While the public eye will be focused on the red carpet tonight, members of the new CBD policing unit will have their eyes - and cameras - trained on the crowd.
The new police unit is set to take over control of the city's CCTV cameras from the council today, and its first task will be to monitor one of the capital's biggest events as Hollywood comes to town for the premiere of The Hobbit.
An estimated 100,000 people are expected to line Courtenay Place to glimpse the stars. And police will be watching to make sure all 100,000 behave themselves.
Inspector Terry van Dillen, officer in charge of the CBD team, said staff would be looking out for anyone making a nuisance.
About 30 officers will also be on the ground during the event and will be in constant liaison with the team monitoring the cameras.
Anyone seen drinking on the streets would be arrested, he said.
The cameras are provided by Wellington City Council, which had monitored them through Walkwise before that contract was disestablished earlier this year.
From the CCTV hub, police volunteers and staff can access dozens of cameras on their computer screens, which they are able to aim and zoom.
The new CBD unit is responsible for policing the "Golden Mile", in which a third of Wellington's crime takes place.
There are more than 400 cameras in operation around the city and Mr van Dillen said the police would like to have access to as many of them as possible.
CAPITAL'S HOBBIT WORLD PREMIERE
The stars are here, the fans are here, and the gaze of the world's entertainment media is fixed like the eye of Sauron on Courtenay Place.
The final cast members of The Hobbit: An Unexpected Journey arrived in Wellington yesterday on Air New Zealand's specially outfitted Boeing 777-300, which had travelled via Los Angeles and London.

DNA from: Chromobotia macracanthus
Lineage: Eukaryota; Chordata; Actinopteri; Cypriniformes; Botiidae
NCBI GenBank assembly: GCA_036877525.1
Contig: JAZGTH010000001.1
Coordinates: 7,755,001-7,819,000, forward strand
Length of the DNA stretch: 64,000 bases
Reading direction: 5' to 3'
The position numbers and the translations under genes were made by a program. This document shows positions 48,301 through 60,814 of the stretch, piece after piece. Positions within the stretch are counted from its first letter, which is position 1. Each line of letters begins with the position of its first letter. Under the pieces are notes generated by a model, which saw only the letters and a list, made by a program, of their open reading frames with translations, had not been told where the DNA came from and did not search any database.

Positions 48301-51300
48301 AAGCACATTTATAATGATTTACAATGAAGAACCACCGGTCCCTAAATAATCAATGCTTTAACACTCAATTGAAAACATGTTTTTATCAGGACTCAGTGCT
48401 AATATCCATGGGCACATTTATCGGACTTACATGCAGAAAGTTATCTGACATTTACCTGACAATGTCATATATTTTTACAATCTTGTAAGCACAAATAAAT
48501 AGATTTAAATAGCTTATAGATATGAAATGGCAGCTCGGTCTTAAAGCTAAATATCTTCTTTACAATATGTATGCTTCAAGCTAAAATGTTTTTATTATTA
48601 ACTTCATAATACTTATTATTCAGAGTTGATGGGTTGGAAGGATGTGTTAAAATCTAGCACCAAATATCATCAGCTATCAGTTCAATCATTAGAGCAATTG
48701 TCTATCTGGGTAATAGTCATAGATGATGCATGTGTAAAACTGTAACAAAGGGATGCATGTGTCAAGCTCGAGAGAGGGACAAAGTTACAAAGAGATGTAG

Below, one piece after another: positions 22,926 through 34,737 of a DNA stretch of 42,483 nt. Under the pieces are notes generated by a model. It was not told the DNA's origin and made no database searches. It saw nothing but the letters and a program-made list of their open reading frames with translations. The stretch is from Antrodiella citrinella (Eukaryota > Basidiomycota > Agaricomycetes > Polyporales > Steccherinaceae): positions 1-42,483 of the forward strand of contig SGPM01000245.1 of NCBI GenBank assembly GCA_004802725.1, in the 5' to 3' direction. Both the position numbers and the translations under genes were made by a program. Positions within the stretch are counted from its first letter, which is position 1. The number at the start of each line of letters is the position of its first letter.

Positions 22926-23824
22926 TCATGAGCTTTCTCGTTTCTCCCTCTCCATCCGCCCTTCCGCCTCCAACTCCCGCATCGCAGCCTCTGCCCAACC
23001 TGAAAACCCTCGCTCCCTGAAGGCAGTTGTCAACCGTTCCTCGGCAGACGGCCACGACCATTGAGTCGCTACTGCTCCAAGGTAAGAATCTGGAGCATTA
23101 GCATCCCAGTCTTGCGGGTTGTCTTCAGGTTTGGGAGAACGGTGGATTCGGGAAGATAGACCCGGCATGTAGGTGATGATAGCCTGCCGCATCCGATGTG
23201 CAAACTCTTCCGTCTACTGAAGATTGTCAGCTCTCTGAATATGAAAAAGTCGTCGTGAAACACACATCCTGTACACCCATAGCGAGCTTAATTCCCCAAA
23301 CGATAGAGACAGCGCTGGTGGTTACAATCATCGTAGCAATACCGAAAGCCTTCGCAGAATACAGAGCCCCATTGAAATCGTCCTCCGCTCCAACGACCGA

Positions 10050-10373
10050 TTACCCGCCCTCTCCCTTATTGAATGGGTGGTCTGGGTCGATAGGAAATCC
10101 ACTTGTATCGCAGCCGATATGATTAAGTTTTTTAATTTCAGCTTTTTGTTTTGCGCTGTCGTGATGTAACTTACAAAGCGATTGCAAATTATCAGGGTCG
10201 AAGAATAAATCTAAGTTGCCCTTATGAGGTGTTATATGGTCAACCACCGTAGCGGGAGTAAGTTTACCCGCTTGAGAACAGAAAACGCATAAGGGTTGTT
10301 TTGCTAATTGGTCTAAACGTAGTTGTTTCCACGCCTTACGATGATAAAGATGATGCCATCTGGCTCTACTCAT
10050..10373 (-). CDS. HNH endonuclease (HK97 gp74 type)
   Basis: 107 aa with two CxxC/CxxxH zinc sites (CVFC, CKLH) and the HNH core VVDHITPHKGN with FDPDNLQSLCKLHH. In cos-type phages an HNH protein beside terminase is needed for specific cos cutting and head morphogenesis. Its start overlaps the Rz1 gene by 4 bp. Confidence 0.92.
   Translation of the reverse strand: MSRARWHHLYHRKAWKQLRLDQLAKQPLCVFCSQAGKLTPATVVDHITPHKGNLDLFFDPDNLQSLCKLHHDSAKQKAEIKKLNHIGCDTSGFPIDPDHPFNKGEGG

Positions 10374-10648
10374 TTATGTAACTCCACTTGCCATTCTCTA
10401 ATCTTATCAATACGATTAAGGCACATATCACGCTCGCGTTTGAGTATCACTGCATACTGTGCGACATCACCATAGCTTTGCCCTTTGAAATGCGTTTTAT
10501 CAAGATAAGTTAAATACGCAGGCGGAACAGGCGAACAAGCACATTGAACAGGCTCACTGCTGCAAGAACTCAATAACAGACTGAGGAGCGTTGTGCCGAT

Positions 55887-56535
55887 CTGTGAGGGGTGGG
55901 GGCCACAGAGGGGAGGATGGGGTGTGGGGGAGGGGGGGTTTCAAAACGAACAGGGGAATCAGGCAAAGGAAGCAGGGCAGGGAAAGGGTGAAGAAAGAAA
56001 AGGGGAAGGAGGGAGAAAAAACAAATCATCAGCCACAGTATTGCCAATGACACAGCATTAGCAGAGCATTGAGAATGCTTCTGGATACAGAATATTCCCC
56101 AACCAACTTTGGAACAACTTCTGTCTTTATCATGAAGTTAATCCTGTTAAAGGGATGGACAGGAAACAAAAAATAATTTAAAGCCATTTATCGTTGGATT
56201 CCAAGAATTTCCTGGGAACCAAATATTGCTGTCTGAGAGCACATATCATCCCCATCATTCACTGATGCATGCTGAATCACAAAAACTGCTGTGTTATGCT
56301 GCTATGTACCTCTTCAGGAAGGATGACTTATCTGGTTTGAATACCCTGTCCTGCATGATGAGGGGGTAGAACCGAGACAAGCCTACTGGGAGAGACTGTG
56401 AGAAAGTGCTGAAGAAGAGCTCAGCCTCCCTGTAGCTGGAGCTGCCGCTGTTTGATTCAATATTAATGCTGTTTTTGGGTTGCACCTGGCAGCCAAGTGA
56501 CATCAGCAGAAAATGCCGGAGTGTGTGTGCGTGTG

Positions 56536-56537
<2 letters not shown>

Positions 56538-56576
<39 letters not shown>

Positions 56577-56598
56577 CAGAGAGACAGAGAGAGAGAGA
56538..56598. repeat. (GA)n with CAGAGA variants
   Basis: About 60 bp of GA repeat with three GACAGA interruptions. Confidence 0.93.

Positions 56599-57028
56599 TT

As a group including Irish heart-throb Aidan Turner, former Shortland Street actor Dean O'Gorman and JRR Tolkien's great-grandson Royd touched down for today's world premiere, other stars were already enjoying the sights of the city.
Martin Freeman, Elijah Wood, Andy Serkis, Richard Armitage and Hugo Weaving spent Monday at Zealandia, being interviewed by an American television show.
"They were all really lovely," spokeswoman Lauren Schaer said. "Hugo was especially interested in our conservation work, as he is involved with similar projects.
"One of their security asked me if the kiwi was a saltwater or freshwater bird. I'm still not sure if he was pulling my leg, but you don't want to mess with a big guy in a suit."
The new arrivals had another form of media appointment on their minds, as they awaited an early viewing of the film they spent a year-and-a-half making.
"We get a cast viewing today in case we hate it," said Turner, who plays dwarf Kili. "Then it would be jumping on a plane back to Dublin quickly."
Thousands are expected to line Courtenay Place this afternoon for the chance to see the stars on the red carpet. Balconies and rooftops along the 500-metre route from Taranaki St to the Embassy Theatre will also be crammed.
"It's going to be frantic and it's going to be crazy," Turner said.
O'Gorman, who confessed he was more used to watching world premieres from his lounge, added: "I really don't know what to expect. I know there's a lot of hype. [But] in terms of the amount of people, I've got no point of reference."
A survey published yesterday shows Wellingtonians are more likely than some other New Zealanders to think The Hobbit will be a major success, although hardly anyone expects the movie to flop.
A UMR Research poll showed that, in general, people thought The Hobbit would be a success, although only 18 per cent of those surveyed said they had been following the buildup closely.
It showed 84 per cent expected the movie to be a success, with 64 per cent of those thinking it would be a "major success", and 15 per cent sitting on the fence.
Those who were particularly optimistic about its chances were Wellingtonians, those aged 30 to 44, and those with incomes between $30,000 and $50,000. Less optimistic were the over-60s, people in Christchurch, and those earning less than $30,000.
- The Dominion Post
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